This article is for your spouse, friend, coworker, mother, father, or stranger you sit next to on the bus during your morning commute. This is for anyone you’ve shown your best street photograph to (or a Robert Frank, Cartier-Bresson, etc. image) and they reply with “I just don’t get it”. If you have someone like this in your life, someone who hasn’t acquired a taste for street photography, you can forward this article to them and help them appreciate your passion a bit more. Or they’ll tell you they read it but really won’t and will secretly hate you for trying to change them…
I’ve often said that appreciating street photography is a lot like acquiring a taste for wine. Most people are not born with an affinity for wine but learn to like it from repeated exposure over time. The same could be said for street photography. Many people who view street photography for the first time are left wondering why in the world someone would choose to take a photograph of a stranger doing seemingly mundane things. To be honest, that was my first impression of street photography. Only after actually practicing street photography did I begin to really appreciate it or acquire a taste for it. It has been a love affair ever since.
The Good And The Bad
First, just like any photography, there is good street photography and lots of bad street photography. Unfortunately, street photography is the hardest genre of photography to master and too many photographers never move beyond the snap shot. Discerning good street photography from the bad is the first step to really enjoying this style of photography.
Good street photography generally incorporates strong compositional elements like reflections, juxtaposition, leading lines, the rule of thirds, etc.. Great street photographers will include multiple layers in their photographs… This can either mean layers of subjects (something in the fore, mid, and background) or it can mean they’ve included multiple compositional rules within their image. Bad street photography looks like someone stood back and took a snap shot of a bunch of people walking this way and that with no real emphasis on one particular subject or theme. Sadly, you’ll have to sift through a ton of this to find the good stuff.
The most important ingredient though is emotion. If the photograph doesn’t elicit some sort of emotion then it fails on an elemental level. The best street photography transcends the need to understand the genre and elicits an emotion in the viewer that is both poignant and memorable.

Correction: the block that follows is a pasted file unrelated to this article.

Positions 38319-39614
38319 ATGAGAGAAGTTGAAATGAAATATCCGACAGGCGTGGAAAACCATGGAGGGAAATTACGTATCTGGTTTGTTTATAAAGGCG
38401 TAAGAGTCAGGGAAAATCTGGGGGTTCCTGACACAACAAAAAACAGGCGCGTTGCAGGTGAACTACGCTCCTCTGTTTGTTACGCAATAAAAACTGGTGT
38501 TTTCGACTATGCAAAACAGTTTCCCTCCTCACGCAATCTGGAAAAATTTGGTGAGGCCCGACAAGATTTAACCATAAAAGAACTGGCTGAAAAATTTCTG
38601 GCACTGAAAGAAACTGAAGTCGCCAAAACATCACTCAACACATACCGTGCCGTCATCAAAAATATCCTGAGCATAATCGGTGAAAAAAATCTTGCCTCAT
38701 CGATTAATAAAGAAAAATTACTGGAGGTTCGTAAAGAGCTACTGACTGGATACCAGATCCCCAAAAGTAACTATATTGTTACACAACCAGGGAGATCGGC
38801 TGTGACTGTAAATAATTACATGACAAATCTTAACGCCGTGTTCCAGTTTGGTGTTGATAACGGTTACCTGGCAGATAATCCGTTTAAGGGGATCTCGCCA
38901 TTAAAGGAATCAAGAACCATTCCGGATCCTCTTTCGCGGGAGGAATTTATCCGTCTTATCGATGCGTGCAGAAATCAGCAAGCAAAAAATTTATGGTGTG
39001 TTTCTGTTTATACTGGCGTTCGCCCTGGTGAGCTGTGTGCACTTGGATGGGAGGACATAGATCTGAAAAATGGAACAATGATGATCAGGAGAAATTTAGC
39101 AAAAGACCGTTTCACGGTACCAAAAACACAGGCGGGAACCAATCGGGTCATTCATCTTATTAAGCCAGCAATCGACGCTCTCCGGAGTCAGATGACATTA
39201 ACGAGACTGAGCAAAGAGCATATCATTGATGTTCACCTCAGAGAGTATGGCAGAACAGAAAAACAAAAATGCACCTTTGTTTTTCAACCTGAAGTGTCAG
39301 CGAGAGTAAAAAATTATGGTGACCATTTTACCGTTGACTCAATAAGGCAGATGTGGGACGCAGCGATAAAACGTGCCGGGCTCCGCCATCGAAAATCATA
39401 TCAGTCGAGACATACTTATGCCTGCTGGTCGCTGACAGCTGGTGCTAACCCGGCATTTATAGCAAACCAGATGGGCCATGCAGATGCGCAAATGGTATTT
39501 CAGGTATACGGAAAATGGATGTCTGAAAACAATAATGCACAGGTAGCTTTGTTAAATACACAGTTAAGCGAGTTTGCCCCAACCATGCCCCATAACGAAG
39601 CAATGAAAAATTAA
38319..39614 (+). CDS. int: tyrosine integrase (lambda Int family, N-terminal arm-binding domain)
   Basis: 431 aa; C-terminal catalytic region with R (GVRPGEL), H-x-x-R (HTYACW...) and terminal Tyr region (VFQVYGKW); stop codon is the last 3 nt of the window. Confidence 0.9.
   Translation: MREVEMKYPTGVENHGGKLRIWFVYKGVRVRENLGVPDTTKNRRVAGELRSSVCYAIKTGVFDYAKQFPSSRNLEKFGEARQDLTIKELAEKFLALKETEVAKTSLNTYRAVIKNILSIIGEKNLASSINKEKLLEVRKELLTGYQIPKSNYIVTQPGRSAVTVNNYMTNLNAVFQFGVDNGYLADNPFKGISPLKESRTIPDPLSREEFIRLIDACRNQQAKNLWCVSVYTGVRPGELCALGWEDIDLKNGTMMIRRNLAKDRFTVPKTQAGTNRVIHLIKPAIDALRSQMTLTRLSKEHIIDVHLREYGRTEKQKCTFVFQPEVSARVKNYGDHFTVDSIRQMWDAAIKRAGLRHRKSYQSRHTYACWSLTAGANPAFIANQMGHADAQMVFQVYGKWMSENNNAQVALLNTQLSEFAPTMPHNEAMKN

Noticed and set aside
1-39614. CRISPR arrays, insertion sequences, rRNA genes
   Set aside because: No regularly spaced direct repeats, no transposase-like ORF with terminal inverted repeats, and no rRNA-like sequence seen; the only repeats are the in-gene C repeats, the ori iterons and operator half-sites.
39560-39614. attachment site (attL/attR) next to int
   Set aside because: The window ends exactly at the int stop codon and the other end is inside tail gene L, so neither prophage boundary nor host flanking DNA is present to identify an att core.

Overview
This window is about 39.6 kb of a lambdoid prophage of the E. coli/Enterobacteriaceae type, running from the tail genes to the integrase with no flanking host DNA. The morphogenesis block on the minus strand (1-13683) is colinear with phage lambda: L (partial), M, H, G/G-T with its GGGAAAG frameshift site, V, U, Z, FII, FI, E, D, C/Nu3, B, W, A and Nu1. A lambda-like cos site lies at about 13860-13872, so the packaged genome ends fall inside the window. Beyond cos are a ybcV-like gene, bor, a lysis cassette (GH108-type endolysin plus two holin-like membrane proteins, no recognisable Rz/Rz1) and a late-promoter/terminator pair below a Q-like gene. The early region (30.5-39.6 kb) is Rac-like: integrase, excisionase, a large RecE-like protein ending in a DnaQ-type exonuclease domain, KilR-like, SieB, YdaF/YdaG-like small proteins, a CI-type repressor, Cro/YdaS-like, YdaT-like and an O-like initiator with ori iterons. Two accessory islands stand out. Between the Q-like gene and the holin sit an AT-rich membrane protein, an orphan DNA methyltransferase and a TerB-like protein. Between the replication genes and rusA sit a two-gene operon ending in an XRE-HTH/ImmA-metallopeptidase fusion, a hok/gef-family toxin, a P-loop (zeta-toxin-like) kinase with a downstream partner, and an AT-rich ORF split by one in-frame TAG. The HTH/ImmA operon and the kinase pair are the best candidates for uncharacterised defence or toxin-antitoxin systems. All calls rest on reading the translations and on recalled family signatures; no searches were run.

What’s So Great About Street Photography
Photographing a culture in the here and now often means photographing the intersection of the present with the past.
– David DuChemin
Do you like photographs in the newspaper? That’s generally street photography. The recording of the life and times is a type of street photography called photojournalism. The so-called “father of photojournalism” Henri Cartier-Bresson was one of the best street photographers of all time.
Without street photography we would not know what the world looked like before we were able to form memories of it. Iconic images like the sailor kissing the woman in Times Square after (or really shortly before) the end of WWII would have never happened. Without street photographers braving the elements and risking life and limb to photograph strangers we would have very little visual documentation of the past.
Documentation aside, the raw art of street photography is really quite beautiful if you give it a chance. Often times I’ll see or take a photograph that speaks to me on a more personal level. It’s easy to relate with the human subjects within street photography, more so than landscape photography because, well, they’re human.
Street photography is art. There are entire documentaries and books devoted to the relationship, the correlation, between painters, sketchers, and street photographers. For instance, if you’re a fan of Claude Monet then you are subjecting yourself to early street photography and you didn’t even know it (image above).
No venture in life has challenged me quite like street photography has. The timing, the mood, the sheer luck of it all have to coincide with one another to create something worth keeping. I often consider myself lucky if I get one or two good shots a month or a handful of great shots in an a year.
A lot of good street photography has relationships so subtle that an untrained eye will pass right over it, never knowing its beauty. When you first start looking at street photography, I mean really looking at it, you’ll see a lot of images from famous street photographers and wonder what all the fuss is about. After spending some time reviewing them you may begin to see the small relationships, a glance in a certain direction or the way the subjects surroundings create a frame, and start to appreciate the art for what it is.
There is no rule that says street photography has to include people. Street photography records the life and times of people, similar to how the shot above speaks volumes to the life and times of the people who live in this inner city home. Is their washing machine on the fritz or have they fashioned their underwear into a makeshift flag of sorts? When looking at street photography it’s important to evaluate the historical value of the images. Does the image document a way of life for future generations to appreciate?
At the end of the day, take a moment when looking at street photography and really look for the meaning behind it. Is there a subtle relationship between the subject and it’s surroundings? What mood is captured? Was it difficult to capture the image? These are all things that, when answered, can help you appreciate the next street photograph you see.
Want more examples of street photography? You can see some great street photography in the DecisiveShot Flickr group. Feel free to leave your thoughts in the comments below.